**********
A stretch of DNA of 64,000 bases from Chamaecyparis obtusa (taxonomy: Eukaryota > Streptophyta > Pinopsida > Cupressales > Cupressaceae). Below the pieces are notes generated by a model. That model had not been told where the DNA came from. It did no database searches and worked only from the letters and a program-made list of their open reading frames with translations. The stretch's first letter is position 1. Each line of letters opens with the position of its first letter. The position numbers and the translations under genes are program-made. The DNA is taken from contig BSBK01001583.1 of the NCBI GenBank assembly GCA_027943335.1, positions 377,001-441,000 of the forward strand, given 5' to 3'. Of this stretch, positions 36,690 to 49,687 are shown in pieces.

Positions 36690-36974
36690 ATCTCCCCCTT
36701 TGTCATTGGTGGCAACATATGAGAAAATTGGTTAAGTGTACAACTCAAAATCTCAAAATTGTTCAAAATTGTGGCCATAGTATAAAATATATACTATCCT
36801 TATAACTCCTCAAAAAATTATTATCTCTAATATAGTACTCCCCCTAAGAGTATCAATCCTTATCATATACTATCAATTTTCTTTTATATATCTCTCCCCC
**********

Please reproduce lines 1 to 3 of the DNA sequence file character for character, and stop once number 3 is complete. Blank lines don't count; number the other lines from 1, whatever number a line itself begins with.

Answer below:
A stretch of DNA of 64,000 bases from Chamaecyparis obtusa (taxonomy: Eukaryota > Streptophyta > Pinopsida > Cupressales > Cupressaceae). Below the pieces are notes generated by a model. That model had not been told where the DNA came from. It did no database searches and worked only from the letters and a program-made list of their open reading frames with translations. The stretch's first letter is position 1. Each line of letters opens with the position of its first letter. The position numbers and the translations under genes are program-made. The DNA is taken from contig BSBK01001583.1 of the NCBI GenBank assembly GCA_027943335.1, positions 377,001-441,000 of the forward strand, given 5' to 3'. Of this stretch, positions 36,690 to 49,687 are shown in pieces.

Positions 36690-36974
36690 ATCTCCCCCTT